The Notre Dame defense that showed up Friday in the Mercedes-Benz Superdome was the same fast, unyielding and punishing group that got the Pios there, which meant Riverside Academy never really had a chance.
“We’ve won three state championships at Notre Dame since I’ve been here, and 14 points is the most we’ve scored,” Notre Dame coach Lewis Cook said. “It’s something that we’ve built our team around. ... We play defense, and we try to get enough offense to give ourselves a chance.”
The Pios were a wet blanket to the fire that was the Riverside Academy offense.
The Rebels averaged more than five touchdowns per game this season, but when the final seconds ticked away Friday, they had 135 total yards and three points. Notre Dame did just enough offensively to finish with a jubilant celebration as Division III select state champions after their 13-3 win.
It’s not like the Pios (14-0) have had to do much on offense this season. Notre Dame’s defense did things that just shouldn’t be possible in this offense-dominated era: It allowed 52 points over the course of the season. It shut out eight teams and gave up just 16 points after October — with a few of those points coming against the backups.
“Our starting defense gave up five touchdowns in 14 weeks,” Cook said.
But all that great defense would’ve been a footnote to the disappointing finish if the offense didn’t come through Friday.
The Pios took control in a crazy sequence of events in the final minute of the first half: All 13 of the Pios’ points came in a span of 13 seconds.
With his team trailing 3-0 with roughly a minute to go before halftime, Cook lined up to go for it on fourth-and-1 from his team’s 35. Riverside (11-2) took the onus off Notre Dame by jumping offside. And with a new set of downs, Cook dialed up a trick play — to great effect.
Quarterback Joe Faulk ran to his right and pitched back to Adam Berken on what looked to be a reverse. But Berken kept his eyes trained downfield and unleashed a deep pass to Boedy Borill. Borill reeled it in and broke a few tackles, sprinting toward the end zone before being dropped inside the Rebels’ 5-yard line.
Two plays later, Faulk rolled out and found Ethan Smith for a 3-yard touchdown strike with 18 seconds left in the half.
“Berken was a quarterback for two years before he moved out to wide receiver,” Cook said. “We weren’t throwing the ball a lot during the season, and I know it was kind of tough for receivers to block every play. I told Adam, ‘One day, I’m telling you, there’s somewhere during this season where you’re going to make a big play for us. Hang in there.’ ”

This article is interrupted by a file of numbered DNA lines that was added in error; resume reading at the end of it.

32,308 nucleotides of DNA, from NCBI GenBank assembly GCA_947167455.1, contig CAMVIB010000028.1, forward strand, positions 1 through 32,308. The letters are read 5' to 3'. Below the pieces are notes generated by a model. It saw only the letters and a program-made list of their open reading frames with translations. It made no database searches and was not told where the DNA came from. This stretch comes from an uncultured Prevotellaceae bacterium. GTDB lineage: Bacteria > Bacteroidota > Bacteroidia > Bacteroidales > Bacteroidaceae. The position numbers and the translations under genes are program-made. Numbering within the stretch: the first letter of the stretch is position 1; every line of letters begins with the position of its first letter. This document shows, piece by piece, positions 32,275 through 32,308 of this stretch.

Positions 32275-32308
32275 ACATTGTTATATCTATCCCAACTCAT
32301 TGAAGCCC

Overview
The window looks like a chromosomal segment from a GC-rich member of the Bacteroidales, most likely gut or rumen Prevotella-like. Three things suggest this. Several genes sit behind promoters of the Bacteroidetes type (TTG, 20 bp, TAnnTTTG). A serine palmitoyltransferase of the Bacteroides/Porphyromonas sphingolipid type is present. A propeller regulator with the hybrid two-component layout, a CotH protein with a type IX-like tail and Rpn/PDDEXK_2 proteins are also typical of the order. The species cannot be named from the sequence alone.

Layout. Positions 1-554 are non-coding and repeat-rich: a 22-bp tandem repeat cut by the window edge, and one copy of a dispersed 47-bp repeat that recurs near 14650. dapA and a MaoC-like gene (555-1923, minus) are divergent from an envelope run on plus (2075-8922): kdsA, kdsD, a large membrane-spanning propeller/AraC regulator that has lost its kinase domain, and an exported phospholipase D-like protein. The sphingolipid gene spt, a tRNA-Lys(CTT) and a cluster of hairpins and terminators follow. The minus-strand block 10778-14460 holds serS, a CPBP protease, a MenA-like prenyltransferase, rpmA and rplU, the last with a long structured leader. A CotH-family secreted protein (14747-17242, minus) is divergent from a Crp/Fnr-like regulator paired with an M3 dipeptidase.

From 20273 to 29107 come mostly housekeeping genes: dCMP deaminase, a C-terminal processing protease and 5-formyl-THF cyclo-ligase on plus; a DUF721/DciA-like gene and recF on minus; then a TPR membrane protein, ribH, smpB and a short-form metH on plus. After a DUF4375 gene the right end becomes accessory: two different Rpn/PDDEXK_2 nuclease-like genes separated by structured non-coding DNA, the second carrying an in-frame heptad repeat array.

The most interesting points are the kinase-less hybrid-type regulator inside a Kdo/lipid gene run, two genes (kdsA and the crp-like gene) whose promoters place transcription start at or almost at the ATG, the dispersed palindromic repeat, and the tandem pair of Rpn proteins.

Then things got weird.
Riverside fumbled the ensuing kickoff return, and Notre Dame recovered at the Rebels’ 28-yard line. On the next play, Faulk zipped a pass to Borill near the pylon. At first glance, Borill looked well out of bounds, but the officials ruled him in, and a replay showed his toe on his trailing leg kicked up some turf inbounds.
“I just looked up and I saw it was a touchdown,” Borill said. “I didn’t really know where my feet were at the time, but I was happy they called it a touchdown.”
In a span of 14 seconds, Notre Dame had taken a 13-3 lead, which might as well have been a 100-3 lead considering the defense protecting it.
Early in the game, though, Notre Dame committed a couple of uncharacteristic miscues that made it appear more mortal than it had at any other point this season.
On the first offensive play from scrimmage, Faulk hit Borill on a quick pass to the flat, but Borill coughed up the ball and Riverside recovered.
On their next offensive possession, the Pios’ long snapper sent one sailing a little high for punter Austin Melancon. He handled the snap with one hand but was delayed long enough to allow Riverside to block the punt and take over at Notre Dame’s 13-yard line.
“It was a little nerve-wracking,” Faulk said. “That hasn’t happened all year. But I was really confident in our defense. I wasn’t too worried.”
Faulk had reason to not be concerned. Both times, the Pios’ vaunted defense held firm. Riverside actually lost 12 yards after the blocked punt and needed to be bailed out by kicker Tyler Gauthier, who drilled a 41-yard field goal for the Rebels’ only points.
The dominant performance gave Notre Dame its fifth state title and third under Cook, but there was a more important distinction Cook wanted to make afterward.
“The one thing that’s amazing is that every Notre Dame football player since 2000 has had a chance to play for the championship,” he said.
This group made the most of that chance.